Abstract 188: Neuroprognostication After Pediatric Cardiac Arrest
Objective: Management decisions and parental counseling following pediatric cardiac arrest depend on the ability of physicians to make accurate and timely predictions regarding neurological recovery. This study examined the level of agreement in neuroprognostication among neurologists and among intensivists, and prediction accuracy in terms of time post cardiac arrest. Methods: Pediatric neurologists (N=10) and intensivists (N=9) each reviewed 18 cases of children successfully resuscitated from a cardiac arrest and managed in the pediatric ICU. Cases were sequentially presented in three sections: Day 1, Days 2-4, and Days 5-7 post arrest, with updated examinations, neurophysiologic data, and neuroimaging data as available. At each time point, physicians predicted outcome by Pediatric Cerebral Performance Category (PCPC). Predicted PCPC (p) vs. actual hospital discharge PCPC (a) outcomes were compared. Prediction accuracy was defined as Exact Accuracy (p-a = 0) and Close Accuracy (p-a = ±1). Descriptive statistics, Kappa coefficients (Κ) and generalized estimating equation were performed. Results: Agreement among neurologists improved over time (Day 1 Κ 0.27, Days 2-4 Κ 0.43, Days 5-7 Κ 0.62), as did agreement among intensivists (Day 1 Κ 0.30, Days 2-4 Κ 0.44, Days 5-7 Κ 0.57). For all physicians, prediction accuracy did not improve from Day 1 to Days 2-4, but did improve from Days 2-4 to Days 5-7 (p=0.001) [Exact Accuracy Days 2-4 and Days 5-7: 35% vs. 43%; Close Accuracy Days 2-4 and Days 5-7: 77% vs. 89%]. Prediction accuracy did not differ significantly between physician groups at any time point (p=NS). At Days 5-7, 16 of 19 physicians predicted PCPC = 5-6 at least once when actual PCPC ≤ 4. All physicians predicted PCPC ≤ 4 at least once when actual PCPC = 5-6. Conclusions: Inter-rater agreement among neurologists and among intensivists improved over time and converged to moderate-good levels at later time points. For all physicians, prediction accuracy improved over time; however, even at later time points, incorrect outcome predictions occurred. The ethical implications of these findings for clinical decision-making and allocation of health care resources after pediatric cardiac arrest are considerable.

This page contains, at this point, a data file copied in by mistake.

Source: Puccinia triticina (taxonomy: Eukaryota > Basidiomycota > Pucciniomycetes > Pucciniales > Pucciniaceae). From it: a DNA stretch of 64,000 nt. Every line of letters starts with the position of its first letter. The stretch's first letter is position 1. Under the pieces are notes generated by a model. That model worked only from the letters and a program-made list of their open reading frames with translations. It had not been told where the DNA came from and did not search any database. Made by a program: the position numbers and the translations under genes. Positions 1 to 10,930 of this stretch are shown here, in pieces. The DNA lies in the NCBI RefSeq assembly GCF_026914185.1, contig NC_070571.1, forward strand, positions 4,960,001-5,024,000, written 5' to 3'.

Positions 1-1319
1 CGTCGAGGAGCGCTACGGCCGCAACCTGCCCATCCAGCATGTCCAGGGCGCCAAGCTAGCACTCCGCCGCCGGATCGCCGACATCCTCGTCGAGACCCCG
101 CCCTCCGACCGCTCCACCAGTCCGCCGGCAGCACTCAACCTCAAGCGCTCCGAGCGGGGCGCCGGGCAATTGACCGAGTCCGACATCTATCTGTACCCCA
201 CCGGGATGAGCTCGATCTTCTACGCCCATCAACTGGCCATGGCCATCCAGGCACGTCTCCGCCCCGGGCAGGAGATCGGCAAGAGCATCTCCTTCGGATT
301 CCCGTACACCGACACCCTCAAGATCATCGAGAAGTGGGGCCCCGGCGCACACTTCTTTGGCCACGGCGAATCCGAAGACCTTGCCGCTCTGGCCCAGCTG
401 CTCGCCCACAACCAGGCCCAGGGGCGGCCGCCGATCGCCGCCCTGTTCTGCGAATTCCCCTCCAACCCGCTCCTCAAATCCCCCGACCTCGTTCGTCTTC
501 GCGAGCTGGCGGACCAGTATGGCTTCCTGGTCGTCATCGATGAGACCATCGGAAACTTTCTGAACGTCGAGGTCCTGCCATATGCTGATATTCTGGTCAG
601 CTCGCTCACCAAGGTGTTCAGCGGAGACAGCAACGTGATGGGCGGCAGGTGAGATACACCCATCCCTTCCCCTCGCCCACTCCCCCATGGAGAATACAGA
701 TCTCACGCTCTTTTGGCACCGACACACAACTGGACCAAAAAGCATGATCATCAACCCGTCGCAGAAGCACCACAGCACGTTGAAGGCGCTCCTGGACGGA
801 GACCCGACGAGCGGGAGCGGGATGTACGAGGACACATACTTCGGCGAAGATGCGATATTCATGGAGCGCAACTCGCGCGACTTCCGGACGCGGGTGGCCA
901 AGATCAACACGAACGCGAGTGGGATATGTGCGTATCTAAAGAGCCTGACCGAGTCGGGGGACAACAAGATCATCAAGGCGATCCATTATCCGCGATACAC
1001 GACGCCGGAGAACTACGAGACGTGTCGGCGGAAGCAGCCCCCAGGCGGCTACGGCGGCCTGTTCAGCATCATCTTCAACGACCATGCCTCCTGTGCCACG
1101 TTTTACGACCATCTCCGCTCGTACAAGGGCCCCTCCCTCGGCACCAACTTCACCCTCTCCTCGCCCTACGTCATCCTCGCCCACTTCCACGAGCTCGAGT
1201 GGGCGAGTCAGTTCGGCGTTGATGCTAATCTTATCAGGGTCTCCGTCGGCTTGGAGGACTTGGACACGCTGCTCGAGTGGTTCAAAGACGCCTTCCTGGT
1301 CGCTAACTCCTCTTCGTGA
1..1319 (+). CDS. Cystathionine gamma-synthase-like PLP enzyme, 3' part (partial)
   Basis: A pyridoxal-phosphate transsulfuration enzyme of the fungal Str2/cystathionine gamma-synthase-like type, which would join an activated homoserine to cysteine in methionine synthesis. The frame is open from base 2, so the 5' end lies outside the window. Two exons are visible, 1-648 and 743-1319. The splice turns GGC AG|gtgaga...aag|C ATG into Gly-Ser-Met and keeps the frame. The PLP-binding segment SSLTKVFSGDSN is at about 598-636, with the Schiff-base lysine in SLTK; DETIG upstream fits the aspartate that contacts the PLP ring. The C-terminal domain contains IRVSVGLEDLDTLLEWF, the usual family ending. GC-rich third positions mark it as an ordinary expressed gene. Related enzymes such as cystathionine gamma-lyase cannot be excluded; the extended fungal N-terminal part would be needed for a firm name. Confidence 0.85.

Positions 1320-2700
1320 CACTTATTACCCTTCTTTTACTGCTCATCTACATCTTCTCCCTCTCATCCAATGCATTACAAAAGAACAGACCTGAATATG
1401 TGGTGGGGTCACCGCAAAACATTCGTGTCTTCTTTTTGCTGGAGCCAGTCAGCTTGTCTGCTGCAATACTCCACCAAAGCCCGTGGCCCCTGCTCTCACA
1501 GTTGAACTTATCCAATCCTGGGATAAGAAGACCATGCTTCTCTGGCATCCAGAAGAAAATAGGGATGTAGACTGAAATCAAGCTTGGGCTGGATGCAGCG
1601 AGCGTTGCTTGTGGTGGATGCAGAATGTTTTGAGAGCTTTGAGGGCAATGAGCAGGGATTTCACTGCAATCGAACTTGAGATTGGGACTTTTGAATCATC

- © 2012 by American Heart Association, Inc.